This Crazy English Language

Hi SE Readers. Thought we would have a little fun today. I’ve often heard English is the hardest language to learn. That seems strange to me because I grew up speaking it, so it comes natural to me. My Texas twang notwithstanding.

But for someone learning English as a second language, I can see how it might be a bit difficult. Pronunciations and spellings I take for granted may not make sense to others. Silent letters, words that look like they would rhyme but don’t, plural forms.

For instance, if rough and tough rhyme, then why isn’t cough and bough pronounced cuff and buff?

Speaking of bough (a part of a tree), there is also bow (to kneel or courtesy). Bow can also be a noun as in a bow and arrow.

Some words sound alike but are spelled differently and have completely different meanings.

Jeff threw the baseball at nearly 100 miles per hour. Everyone wanted him on the home team, but he was just passing through town. At least two dozen people asked if he would stay but it was too much to hope for.

If family begins with the letter f, why is phantom spelled with ph? Considering the fact the past tense of freeze is frozen, then why is the past tense of squeeze, squeezed?

Then there are the hard vs. soft sounds. Christy could easily be spelled Kristy, but ever have you ever heard anyone spell Charlotte with a K?

Let’s not forget those words with silent letters. It’s pterodactyl, salmon, and subtle, not terodactyl, samon, and sutle.

Probably each area of the US has its own quirky spellings and pronunciations of words. San Antonio, the second largest city in Texas, is in Bexar County. You would think Bex would rhyme with the Tex in Texas, right?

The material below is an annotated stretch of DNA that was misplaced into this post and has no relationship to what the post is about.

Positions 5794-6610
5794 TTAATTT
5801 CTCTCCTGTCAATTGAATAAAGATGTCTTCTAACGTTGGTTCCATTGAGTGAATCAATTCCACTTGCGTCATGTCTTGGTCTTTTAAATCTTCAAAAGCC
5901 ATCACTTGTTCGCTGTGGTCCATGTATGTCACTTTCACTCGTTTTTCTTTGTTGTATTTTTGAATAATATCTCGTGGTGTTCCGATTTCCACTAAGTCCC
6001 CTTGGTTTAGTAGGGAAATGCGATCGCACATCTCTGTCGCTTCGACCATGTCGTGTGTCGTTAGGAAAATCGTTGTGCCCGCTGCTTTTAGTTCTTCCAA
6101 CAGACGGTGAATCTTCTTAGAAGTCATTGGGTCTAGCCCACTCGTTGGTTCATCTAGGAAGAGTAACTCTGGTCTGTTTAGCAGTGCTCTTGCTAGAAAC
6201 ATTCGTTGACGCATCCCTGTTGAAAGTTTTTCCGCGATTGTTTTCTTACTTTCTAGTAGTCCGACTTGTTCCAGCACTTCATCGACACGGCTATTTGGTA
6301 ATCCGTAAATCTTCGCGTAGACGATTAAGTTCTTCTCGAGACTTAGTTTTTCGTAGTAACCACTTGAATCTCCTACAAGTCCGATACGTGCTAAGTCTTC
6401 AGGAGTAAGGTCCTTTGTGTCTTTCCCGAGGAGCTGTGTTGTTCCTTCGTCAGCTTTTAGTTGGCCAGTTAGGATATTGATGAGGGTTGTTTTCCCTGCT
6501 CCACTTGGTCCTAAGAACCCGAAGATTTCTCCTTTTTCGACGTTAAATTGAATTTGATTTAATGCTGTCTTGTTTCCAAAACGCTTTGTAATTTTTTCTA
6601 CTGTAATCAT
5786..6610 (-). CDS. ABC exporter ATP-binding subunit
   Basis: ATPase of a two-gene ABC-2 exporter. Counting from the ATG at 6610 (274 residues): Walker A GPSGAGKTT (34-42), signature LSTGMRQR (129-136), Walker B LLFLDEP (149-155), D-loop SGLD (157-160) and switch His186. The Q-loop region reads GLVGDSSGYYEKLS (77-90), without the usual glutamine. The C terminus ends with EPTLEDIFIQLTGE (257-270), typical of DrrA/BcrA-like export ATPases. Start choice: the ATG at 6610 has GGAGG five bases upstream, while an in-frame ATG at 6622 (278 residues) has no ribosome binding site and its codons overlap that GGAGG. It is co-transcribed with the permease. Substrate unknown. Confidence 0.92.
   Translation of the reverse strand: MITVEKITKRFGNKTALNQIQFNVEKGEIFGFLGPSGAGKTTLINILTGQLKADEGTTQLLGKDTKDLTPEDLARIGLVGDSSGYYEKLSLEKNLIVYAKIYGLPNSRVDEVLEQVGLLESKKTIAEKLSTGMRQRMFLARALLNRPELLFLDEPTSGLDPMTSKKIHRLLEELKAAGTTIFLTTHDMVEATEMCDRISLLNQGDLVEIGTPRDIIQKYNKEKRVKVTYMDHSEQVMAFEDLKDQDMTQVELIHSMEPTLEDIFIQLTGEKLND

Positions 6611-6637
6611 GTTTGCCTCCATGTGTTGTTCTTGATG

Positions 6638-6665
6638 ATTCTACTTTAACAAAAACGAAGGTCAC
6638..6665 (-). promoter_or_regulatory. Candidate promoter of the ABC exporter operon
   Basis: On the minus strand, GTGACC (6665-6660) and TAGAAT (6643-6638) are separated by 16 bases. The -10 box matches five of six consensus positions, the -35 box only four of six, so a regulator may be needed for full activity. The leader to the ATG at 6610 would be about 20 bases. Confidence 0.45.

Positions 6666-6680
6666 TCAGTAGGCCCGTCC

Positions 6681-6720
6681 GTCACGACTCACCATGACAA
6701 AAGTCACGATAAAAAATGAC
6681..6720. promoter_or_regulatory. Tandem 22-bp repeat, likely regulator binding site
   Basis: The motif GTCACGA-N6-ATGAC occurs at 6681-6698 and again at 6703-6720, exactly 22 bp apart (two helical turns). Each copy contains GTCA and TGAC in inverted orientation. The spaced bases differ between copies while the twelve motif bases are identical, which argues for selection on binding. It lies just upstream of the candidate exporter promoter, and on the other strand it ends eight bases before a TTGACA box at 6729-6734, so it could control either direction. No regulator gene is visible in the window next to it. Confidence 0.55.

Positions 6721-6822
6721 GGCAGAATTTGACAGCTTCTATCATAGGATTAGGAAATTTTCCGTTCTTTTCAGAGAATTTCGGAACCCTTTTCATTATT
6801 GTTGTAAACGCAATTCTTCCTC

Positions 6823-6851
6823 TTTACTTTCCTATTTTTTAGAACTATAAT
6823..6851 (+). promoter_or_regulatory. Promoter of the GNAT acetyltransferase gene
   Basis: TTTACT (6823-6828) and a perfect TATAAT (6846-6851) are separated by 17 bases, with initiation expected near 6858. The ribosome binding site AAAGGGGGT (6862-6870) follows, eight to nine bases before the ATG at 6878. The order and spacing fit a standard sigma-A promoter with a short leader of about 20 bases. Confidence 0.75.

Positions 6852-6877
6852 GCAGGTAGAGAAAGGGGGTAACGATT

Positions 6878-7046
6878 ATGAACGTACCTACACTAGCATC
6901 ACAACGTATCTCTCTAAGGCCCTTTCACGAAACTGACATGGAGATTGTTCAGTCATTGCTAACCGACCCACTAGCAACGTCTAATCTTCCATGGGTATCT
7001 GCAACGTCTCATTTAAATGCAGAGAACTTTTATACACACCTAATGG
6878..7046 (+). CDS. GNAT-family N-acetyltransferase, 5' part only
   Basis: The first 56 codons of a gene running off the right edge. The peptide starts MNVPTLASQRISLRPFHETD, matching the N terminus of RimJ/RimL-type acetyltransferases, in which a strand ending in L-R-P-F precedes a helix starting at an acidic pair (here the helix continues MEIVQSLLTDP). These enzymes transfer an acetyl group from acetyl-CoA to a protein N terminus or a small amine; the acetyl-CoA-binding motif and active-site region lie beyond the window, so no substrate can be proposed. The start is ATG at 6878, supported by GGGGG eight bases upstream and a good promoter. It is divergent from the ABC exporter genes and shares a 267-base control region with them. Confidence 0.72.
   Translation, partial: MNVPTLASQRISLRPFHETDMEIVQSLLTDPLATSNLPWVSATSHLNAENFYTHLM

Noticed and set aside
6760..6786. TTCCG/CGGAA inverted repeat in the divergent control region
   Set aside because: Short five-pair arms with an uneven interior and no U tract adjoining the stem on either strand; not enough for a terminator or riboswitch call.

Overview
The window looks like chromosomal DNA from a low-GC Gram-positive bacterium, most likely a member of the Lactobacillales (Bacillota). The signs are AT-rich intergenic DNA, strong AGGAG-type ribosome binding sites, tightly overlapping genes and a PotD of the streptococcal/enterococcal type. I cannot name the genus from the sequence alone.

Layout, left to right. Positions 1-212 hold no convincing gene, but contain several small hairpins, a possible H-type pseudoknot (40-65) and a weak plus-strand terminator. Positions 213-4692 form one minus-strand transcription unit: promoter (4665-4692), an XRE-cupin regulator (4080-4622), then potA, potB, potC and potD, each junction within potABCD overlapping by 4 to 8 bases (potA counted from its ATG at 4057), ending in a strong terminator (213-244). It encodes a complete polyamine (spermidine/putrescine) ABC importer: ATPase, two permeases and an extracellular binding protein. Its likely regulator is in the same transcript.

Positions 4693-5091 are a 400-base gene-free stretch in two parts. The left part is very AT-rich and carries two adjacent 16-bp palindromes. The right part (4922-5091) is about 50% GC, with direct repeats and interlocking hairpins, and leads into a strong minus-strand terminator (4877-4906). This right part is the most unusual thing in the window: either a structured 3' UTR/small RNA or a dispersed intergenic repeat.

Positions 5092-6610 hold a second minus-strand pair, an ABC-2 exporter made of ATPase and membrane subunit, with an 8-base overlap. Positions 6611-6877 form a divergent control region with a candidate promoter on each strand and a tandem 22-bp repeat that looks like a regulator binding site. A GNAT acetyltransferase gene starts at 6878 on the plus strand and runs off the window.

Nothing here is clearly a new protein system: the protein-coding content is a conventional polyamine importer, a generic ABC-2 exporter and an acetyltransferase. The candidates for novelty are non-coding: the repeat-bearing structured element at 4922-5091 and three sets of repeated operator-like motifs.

Wrong. Bexar is pronounced bair. Isn’t that a bear?

There’s also a town named Leakey. Remind you of a dripping faucet? Think again. It’s laykee.

Boerne, located in central Texas, might make you think of a Robert Ludlum character. Try this. It’s pronounced burnee.

The town of Gruene is home to Texas’ oldest dance hall. Seeing red yet? Probably not but you might be seeing green, um, I mean Gruene.

For a funny clip about learning to read English, take a look at this scene from I Love Lucy. As for me, I think I’ll stroll into my favorite Mexican restaurant and have some wok, that is, guacamole.

32 thoughts on “This Crazy English Language

  1. I can’t even begin to imagine how difficult it would be to learn English as a second language. It is the most variable and confusing language for sure. Helping my 7 year-old granddaughter with her spelling words reminds me. 🙂 Thanks for the humor you put into this post, Joan. Btw, I LOVE Gruene and Gruene Hall! 🙂

    Liked by 1 person

    • I’ve not been there but it’s (as you know) legendary. There’s a Facebook page called Traces of Texas that I follow. Readers send in historic photos of Texas citizens and places. Not long ago there was one of Gruene Hall.

      Kudos to you for helping your granddaughter. I used to be pretty good at spelling but have come to rely too much on spell check! 🙂

      Liked by 1 person

  2. Ah, one of the benefits of being the Great Melting Pot. We have words from so many languages, our “rules” have almost as many exceptions as norms.